Telecommuting Seen as Relief for Harried Workers With PM-The ’90s-Mass Transport
LOS ANGELES (AP) _ The best way to avoid traffic jams is to keep out of automobiles - a luxury more employees will enjoy in the 1990s as they use computers and phones to ″telecommute″ while working at home.
″The communications revolution is going to have a profound effect on transportation,″ said Montreal futurist Louis D’Amore. ″We’re going to be seeing all sorts of people gainfully employed through telecommuting. ″
Telecommuting is one of the few developments that might have ″significant impact″ in reducing traffic congestion in the 1990s, and also can stem air pollution, said John Seymour, vice president of Southern California business sales for Pacific Bell.
Less than 1,000 of Pacific Bell’s 65,000 employees now work on computers at home, but the number will rise to about 5,000 telecommuters by the mid- to late 1990s, Seymour said.
Los Angeles County plans to make 2,000 of its employees telecommuters within two years, and other large employers are considering the possibility, he added.
Seymour said telecommuting ″is just plain good business.″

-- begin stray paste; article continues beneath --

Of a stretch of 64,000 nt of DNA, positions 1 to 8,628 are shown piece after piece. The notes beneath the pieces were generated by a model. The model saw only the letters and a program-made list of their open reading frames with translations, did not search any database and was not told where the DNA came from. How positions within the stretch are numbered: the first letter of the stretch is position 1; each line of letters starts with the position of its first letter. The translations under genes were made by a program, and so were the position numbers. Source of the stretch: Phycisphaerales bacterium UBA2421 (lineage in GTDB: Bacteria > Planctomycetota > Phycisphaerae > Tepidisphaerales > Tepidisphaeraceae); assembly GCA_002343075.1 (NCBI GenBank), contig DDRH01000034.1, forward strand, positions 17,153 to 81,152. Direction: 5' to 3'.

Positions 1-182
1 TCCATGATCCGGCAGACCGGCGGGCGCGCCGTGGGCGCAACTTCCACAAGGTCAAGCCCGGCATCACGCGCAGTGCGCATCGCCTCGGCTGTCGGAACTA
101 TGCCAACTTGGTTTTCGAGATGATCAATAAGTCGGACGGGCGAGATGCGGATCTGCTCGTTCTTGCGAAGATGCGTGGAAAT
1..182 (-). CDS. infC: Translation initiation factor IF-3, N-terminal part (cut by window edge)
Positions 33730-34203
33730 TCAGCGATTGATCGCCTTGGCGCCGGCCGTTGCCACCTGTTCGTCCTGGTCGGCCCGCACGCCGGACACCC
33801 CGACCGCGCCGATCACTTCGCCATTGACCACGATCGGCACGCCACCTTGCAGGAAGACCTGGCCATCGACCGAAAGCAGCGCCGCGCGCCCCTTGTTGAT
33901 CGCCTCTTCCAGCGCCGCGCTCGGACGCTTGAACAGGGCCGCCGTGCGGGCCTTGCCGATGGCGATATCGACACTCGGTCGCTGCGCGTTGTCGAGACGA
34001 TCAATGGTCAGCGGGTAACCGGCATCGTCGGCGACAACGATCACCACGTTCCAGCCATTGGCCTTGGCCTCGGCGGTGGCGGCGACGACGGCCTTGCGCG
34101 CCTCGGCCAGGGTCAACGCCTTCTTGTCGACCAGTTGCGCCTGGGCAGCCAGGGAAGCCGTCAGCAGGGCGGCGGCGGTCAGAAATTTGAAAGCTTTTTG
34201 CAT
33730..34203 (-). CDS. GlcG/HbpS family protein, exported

″When you get the employee off the freeway, they tend to have much higher morale, are happier and, frankly, are much more oriented toward doing their work in a productive way,″ he said. ″If you have a new mother, she is able to do the job and meet the demands of being a mother.″
Telecommuting means less office space is needed for employees. Seymour also said a single manager can supervise more telecommuters because employees see working at home ″as a real advantage to themselves, and generally do higher quality work and more work.″
Seymour said telecommuting that allows people to shop, bank and trade stock from home ″is just getting started.″
Lockheed, Boeing and General Dynamics said recently they are saving $5 million annually on a joint project by having employees meet via a cross- country computer network.
Seymour recently used video teleconferencing to meet with colleagues in San Francisco, allowing him to avoid flying back and forth from Los Angeles.
″I spent two hours for a two-hour meeting instead of seven hours,″ he said.